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How does the past impact our present? What about our future?

How do we interpret what has happened and use that information to create a better world?


Program Description

The history program at Tennessee Wesleyan University will help prepare you for a variety of careers or classroom teaching in the various disciplines related to history. The program views history with a non-western focus, from the use of cinema, art, environment, and literature.


History students are highly encouraged to explore the liberal arts disciplines throughout the university. The program deliberately has a smaller course loud, to encourage students to sample minors and other courses, to get the full breadth of liberal arts study they can bring back to their history classrooms.


History majors looking to go into education can complete their degree for secondary education, preparing them for licensure to teach grades 7-12.


Career Opportunities


Graduate School



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Western Heritage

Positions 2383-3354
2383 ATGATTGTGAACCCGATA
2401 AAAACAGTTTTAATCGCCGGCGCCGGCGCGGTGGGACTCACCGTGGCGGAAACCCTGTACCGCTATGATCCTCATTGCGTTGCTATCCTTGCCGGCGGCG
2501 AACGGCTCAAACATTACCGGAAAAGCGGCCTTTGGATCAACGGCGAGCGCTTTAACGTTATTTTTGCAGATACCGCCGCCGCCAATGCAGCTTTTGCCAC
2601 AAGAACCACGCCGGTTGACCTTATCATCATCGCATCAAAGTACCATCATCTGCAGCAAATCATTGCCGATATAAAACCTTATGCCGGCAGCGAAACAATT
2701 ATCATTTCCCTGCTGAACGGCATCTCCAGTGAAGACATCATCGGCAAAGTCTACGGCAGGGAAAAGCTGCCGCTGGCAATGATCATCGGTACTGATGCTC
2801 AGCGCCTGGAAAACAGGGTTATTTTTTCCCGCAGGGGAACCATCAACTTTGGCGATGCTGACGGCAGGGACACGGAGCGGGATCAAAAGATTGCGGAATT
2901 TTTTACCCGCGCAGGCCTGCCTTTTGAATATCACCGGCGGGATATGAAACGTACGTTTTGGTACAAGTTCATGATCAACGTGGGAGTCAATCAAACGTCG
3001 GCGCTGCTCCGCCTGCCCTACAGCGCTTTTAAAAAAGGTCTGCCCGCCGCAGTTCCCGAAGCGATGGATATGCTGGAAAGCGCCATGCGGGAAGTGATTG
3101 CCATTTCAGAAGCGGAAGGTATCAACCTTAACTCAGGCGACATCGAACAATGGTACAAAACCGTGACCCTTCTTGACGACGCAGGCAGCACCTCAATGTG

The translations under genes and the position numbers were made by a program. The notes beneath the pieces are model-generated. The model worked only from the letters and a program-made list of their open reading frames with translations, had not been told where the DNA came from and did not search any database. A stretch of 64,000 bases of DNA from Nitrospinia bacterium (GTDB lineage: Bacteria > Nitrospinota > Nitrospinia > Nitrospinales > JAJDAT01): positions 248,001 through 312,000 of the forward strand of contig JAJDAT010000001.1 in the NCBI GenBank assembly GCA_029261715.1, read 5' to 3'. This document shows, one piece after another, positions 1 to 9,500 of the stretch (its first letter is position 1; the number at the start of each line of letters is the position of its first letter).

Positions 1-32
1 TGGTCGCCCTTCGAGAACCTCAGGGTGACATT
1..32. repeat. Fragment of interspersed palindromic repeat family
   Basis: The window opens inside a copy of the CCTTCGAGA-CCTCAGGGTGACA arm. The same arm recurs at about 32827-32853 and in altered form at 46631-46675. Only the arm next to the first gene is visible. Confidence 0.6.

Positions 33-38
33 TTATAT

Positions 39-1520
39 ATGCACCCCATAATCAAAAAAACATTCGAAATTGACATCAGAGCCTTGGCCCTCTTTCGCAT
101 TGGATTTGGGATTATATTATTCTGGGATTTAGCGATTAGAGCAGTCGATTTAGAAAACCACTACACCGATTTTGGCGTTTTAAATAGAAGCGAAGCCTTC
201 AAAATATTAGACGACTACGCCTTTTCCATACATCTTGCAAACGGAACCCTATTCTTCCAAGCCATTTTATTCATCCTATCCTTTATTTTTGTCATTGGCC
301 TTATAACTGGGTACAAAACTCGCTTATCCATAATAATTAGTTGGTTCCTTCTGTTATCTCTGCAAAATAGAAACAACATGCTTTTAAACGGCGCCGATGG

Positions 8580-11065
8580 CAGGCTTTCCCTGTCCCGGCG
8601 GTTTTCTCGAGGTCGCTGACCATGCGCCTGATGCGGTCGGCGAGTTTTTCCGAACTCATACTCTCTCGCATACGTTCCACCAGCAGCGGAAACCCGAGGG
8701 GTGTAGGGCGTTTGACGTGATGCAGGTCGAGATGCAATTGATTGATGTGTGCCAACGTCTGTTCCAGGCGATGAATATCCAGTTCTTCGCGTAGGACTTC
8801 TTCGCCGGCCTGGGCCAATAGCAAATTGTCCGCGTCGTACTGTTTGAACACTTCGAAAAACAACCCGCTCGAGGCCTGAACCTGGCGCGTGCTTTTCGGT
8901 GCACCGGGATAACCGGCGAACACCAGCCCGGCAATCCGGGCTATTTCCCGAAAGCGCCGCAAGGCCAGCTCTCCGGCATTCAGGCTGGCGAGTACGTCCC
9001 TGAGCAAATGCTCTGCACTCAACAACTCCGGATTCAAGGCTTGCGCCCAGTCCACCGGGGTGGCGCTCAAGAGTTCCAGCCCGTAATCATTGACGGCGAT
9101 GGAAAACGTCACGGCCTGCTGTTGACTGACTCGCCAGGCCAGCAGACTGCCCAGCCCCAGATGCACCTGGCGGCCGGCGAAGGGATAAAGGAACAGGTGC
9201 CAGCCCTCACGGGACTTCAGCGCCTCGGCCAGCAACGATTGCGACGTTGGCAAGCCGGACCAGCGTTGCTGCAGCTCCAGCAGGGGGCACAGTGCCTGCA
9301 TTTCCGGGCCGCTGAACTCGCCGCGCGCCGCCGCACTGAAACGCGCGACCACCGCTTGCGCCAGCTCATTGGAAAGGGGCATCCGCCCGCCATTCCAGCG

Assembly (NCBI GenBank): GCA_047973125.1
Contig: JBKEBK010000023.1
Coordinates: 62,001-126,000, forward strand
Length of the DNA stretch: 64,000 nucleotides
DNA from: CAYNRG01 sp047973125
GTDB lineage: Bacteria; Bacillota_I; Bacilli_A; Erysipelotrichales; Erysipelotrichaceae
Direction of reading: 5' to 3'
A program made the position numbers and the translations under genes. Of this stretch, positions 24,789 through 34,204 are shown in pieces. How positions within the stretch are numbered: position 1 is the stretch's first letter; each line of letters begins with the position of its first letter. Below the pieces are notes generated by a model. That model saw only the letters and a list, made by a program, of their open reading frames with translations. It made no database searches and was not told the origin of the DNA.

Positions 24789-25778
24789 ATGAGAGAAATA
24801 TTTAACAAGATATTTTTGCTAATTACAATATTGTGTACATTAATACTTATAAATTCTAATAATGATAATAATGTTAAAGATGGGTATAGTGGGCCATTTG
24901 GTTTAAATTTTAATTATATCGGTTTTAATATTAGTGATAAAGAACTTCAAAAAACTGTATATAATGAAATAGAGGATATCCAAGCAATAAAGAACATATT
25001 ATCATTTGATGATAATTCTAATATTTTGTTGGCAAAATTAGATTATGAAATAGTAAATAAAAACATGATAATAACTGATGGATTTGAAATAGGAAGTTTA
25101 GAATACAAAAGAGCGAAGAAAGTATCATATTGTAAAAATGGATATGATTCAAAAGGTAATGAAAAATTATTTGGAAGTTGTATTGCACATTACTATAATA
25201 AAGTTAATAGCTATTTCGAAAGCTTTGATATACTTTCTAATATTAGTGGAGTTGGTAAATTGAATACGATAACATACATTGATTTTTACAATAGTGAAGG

A survey of Western, essentially European, institutions, culture, religions, and ideologies from the Paleolithic era until about 1945. The course also attempts to show how history is not simply a body of knowledge but also a way of thinking. This course covers the topic from the Paleolithic era until 1789.

History of Modern China

This course is an introduction to modern Chinese history from approximately 1800 to the present. Since the 1600s China has been transformed from a traditional agricultural empire into a modern nation-state with a developing industrial economy. During this time, China has faced many external challenges and internal disruptions. The course will explore major themes including changes in the form of government, the impact of the West and Japan, the transformations of urban and rural society, the political and military struggles for power in the 20th century, recent political and economic trends, and China's determination to return to the heights of its glory as the "Middle Kingdom."

Civil Rights Movement Biography

One of the most extraordinary stories of the American twentieth century (quite possibly of American history overall), the Civil Rights Movement largely turned southern society-- and America in general-- upside down. Southern history might still be marked (in much the same way as the Civil War itself) as “before and after” the revolution in civil rights of the 1950s and 1960s. This course will tell the story of the movement largely through the biographies of the extraordinary people who made it happen– African American and white, male and female, journalist and activist, politician and foot soldier.